I'm guessing, but I don't believe the majority of in-house digital professionals are closet behavioural psychologists. Yet, despite this, they are probably the most qualified people in the room to educate and inform about the ways in which technologies are likely to change the behaviours of customers and constituents. Remember, it's not simply about name-checking what's coming down the tech-superhighway - swathes of non-digital folk can confidently drop the words blockchain, internet of things or AI into casual biz-speak. But it's a great deal harder, and clearly more essential, to:-

  1. Identify relevant and strategically aligned opportunities;
  2. Navigate a path towards their implementation; and
  3. Enable structures to support the impacts on customers and therefore the organisation.

The flip-side to this is that we also need functional experts to take ownership of technological impacts within their domain, becoming as digitally confident during work-hours as they are when they leave the office. In essence, this requires that in-house digital professionals retool for organisational development. Especially if, as we're told, change is the only constant.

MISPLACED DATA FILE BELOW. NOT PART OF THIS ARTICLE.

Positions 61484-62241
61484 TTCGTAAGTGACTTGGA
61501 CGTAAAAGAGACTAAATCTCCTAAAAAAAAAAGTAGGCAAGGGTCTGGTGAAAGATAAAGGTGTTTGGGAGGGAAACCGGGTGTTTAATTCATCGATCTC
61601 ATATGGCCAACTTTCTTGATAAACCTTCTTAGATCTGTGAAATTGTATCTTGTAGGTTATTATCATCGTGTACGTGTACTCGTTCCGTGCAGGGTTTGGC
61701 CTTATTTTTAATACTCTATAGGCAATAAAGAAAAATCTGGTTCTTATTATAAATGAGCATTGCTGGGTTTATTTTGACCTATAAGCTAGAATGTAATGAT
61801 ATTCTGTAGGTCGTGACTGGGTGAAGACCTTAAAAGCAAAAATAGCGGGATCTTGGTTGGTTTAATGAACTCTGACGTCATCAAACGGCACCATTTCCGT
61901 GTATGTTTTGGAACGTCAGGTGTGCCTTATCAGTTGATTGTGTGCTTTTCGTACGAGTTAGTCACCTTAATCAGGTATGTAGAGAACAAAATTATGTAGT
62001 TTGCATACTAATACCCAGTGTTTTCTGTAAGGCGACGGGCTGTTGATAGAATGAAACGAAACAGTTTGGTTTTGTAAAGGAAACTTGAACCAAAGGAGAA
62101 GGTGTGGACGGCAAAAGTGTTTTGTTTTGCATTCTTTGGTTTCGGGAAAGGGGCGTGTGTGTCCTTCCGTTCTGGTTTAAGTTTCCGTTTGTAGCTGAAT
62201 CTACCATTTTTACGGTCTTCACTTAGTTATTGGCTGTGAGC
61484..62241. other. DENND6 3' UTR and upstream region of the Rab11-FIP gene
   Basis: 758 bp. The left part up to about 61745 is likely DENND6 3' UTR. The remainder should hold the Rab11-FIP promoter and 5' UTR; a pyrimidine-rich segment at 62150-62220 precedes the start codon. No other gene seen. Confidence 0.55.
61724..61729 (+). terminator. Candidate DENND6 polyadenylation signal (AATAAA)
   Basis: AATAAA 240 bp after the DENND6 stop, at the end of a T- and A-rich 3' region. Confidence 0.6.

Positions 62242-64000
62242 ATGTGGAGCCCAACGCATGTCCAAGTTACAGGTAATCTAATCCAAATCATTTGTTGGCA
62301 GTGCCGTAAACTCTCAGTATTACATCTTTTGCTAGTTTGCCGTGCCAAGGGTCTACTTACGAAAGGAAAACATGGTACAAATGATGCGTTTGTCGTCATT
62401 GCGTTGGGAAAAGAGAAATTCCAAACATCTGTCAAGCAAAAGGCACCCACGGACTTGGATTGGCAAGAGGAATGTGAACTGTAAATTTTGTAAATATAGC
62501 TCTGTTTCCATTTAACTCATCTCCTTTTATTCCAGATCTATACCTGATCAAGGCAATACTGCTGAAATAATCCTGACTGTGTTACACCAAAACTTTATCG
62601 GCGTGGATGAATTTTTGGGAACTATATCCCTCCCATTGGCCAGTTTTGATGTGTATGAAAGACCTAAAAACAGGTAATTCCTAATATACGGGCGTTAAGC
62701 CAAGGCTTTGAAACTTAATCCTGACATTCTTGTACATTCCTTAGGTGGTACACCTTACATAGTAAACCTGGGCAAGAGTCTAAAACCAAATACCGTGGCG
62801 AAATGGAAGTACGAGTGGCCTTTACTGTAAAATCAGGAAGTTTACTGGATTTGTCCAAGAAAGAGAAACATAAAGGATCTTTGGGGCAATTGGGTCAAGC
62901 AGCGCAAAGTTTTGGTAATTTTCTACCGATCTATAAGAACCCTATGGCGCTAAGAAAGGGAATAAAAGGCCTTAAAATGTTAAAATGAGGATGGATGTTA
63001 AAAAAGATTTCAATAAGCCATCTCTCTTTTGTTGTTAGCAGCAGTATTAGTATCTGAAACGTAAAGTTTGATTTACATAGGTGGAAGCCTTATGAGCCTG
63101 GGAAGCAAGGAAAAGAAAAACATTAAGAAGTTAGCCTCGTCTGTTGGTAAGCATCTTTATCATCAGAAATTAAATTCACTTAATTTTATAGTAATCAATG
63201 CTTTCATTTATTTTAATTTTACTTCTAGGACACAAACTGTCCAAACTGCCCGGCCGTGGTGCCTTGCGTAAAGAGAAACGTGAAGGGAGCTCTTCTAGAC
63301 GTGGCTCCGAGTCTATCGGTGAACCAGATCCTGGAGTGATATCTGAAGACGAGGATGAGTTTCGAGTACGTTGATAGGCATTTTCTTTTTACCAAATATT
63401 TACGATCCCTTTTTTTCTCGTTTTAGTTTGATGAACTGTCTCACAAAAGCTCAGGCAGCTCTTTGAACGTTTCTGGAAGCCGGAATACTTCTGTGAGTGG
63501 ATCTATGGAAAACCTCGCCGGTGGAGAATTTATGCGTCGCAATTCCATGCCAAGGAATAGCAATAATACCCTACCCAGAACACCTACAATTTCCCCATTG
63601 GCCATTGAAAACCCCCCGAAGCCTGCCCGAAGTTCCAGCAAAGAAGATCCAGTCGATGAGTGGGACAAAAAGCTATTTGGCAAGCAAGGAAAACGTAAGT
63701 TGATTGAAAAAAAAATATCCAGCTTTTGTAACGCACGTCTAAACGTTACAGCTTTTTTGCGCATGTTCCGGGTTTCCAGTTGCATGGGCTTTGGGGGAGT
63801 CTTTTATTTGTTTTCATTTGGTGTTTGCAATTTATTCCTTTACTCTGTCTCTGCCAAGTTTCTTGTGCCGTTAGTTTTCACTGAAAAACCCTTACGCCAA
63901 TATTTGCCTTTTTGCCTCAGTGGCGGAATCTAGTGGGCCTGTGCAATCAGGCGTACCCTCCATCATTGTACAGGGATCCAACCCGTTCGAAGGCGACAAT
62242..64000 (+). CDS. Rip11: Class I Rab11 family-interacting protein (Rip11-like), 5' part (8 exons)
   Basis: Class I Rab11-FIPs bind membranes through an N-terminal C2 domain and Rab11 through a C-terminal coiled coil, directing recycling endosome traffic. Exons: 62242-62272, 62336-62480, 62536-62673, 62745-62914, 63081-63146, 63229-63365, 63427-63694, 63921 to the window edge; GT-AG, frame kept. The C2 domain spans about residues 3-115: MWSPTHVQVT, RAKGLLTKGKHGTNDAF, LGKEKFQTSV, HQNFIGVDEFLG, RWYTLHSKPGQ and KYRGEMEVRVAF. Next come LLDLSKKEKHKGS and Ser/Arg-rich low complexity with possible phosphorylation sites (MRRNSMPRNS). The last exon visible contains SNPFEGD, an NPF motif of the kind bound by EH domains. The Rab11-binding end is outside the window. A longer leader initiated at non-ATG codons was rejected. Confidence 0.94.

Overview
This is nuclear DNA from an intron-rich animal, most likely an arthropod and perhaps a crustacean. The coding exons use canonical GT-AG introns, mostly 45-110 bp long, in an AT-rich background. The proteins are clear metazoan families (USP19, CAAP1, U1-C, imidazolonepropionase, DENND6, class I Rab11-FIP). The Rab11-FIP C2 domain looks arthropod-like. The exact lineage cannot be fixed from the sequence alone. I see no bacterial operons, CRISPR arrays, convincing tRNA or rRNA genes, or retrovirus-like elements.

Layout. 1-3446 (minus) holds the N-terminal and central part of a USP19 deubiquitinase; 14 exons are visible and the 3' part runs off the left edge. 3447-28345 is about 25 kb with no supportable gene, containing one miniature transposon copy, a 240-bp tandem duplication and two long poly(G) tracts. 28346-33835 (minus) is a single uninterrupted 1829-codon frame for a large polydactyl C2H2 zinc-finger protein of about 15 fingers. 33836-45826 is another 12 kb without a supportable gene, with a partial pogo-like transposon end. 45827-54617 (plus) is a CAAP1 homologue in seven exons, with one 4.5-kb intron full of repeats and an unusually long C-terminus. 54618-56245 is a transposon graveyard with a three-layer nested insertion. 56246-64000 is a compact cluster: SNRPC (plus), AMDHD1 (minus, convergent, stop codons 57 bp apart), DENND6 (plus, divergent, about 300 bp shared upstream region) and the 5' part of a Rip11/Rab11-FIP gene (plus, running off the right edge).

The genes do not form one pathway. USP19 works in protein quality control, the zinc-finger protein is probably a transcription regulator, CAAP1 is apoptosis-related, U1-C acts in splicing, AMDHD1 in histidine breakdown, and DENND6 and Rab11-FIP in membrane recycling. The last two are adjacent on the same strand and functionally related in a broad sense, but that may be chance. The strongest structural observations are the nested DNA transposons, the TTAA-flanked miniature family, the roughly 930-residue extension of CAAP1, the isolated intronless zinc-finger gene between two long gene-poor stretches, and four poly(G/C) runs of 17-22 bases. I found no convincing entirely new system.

Four Things

There are four things all digital staffers must do to legitimately reinvent their roles within organisations, and promote themselves in the eyes of Senior Leadership Teams.


  • Tame the digital lexicon: Terms like User Experience Design only make people think it has nothing to do with their day-job. Stop it.